ABOUT: How to work this site
The New Haven Air Quality Is Your School Bus Exhausting? project, a curriculum created for the New Haven Public Schools in partnership with the Connecticut Department of Environmental Protection (CTDEP) and the Center for Innovation in Engineering and Science Education (CIESE) at Stevens Institute of Technology, utilizes real time data to guide students, grades 6 - 8, to discover the science behind outdoor air pollution. The project contains exciting applications of the Internet by having students access real time atmospheric data, weather data and other sources. Students will focus on the science behind ground level ozone, look for relationships and trends among the data collected via real time sources, and will examine the health impact of air pollution.
The curriculum is designed to incrementally lead students, Grades 6 – 8, through Internet-based and hands-on learning experiments to discover not only the science behind air quality, but also the health implications related to poor air quality exposure. The curriculum is a spiral, inquiry-based curriculum, and as with all inquiry based curricula, the teacher must guide student discovery incrementally, ensuring student understanding at each step. Although the curriculum is Internet-based, it has been created with the intention that the classroom teacher will act as the facilitator, and must be well prepared, understanding all possible outcomes prior to using the materials with students.
Beginning in Grade 6, students will learn the basics about ground level ozone and particulate matter, and learn how those air pollutants are detected and measured. The lessons will build off their existing knowledge base of Earth systems, scientific reasoning skills and life science skills established earlier in the 6th Grade science curriculum.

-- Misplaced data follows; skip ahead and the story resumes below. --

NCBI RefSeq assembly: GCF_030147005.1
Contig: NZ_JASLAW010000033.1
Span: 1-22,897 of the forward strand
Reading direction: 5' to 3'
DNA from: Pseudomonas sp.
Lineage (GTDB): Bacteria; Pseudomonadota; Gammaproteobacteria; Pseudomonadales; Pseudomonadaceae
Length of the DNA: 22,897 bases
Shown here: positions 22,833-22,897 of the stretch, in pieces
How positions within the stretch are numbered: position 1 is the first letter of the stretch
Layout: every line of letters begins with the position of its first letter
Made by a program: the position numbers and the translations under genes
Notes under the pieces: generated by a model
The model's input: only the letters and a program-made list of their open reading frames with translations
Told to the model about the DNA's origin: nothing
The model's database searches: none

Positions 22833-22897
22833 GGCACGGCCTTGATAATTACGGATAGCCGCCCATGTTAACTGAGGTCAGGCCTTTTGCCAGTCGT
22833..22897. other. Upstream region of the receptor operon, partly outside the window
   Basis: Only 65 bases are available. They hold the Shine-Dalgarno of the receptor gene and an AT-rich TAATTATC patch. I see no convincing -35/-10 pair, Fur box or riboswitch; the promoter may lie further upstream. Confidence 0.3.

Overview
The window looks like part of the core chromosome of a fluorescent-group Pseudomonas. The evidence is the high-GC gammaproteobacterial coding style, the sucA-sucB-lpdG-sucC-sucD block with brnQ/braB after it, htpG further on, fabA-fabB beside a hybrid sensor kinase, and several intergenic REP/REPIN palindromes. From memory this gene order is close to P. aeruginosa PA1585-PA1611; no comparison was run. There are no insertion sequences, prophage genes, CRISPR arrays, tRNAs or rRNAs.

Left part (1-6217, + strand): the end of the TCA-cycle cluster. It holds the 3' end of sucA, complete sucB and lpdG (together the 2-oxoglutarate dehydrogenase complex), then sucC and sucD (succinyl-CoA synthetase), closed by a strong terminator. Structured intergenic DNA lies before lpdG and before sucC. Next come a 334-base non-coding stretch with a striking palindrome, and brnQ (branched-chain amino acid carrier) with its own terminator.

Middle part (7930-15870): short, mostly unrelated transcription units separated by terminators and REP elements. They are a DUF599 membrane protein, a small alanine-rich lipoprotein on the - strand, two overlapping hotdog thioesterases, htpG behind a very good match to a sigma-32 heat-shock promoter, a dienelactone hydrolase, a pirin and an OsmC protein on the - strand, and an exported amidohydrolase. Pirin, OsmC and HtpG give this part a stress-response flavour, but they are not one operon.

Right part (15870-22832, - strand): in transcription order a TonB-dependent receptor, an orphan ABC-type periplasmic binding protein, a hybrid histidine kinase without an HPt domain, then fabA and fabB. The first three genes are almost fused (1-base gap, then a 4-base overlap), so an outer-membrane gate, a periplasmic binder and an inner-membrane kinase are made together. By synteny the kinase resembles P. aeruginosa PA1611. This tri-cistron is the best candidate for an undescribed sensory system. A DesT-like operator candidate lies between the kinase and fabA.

Students in Grade 7 will continue to build upon their existing science and air pollutants knowledge base by determining what air quality conditions are necessary to cause ground level ozone to form. Students will also apply their knowledge of the human body to determine how particulate matter and ground level ozone can be detrimental to their health.
By Grade 8, all students should possess a working knowledge of ground level ozone and particulate matter and will be challenged to create a scientific investigation about ground level ozone or particulate matter. The caliber of the student investigation should be that of a science fair project, in which students will be able to show significant data collection, an analysis of the data and create a short presentation based on their project.
The theme established for each grade level integrates air pollution topics with the science curricula currently taught in the New Haven schools. The activities in each theme increase in complexity to match student ability levels ranging through grades 6 – 8. The types of student inquiry activities vary from Internet-based, to laboratory, culminating in student driven learning through the creation of a scientific investigation. Each grade level unit will take approximately 2 – 2.5 weeks to implement. The information below may assist you with the implementation of the project:
Materials Available on this Site
The Activites located in the left-hand navigation bar contain detailed, printable lessons. Accompanying the lessons are printable Student Wworksheets. The worksheets are in PDF format. If you need to install Adobe Acrobat Reader to open the PDF documents, please click on the link below.
Real Time Data Projects
Technology can be a powerful catalyst to improve K-12 education by providing students with enriched opportunities to experience and understand scientific and mathematical concepts, increase problem-solving and critical thinking abilities, and participate in authentic, interdisciplinary projects. It has been demonstrated that technology: enables students and teachers to visualize complex concepts or phenomena; promotes interactivity; facilitates exploration of selected topics in greater depth; and provides opportunity for involvement in authentic tasks.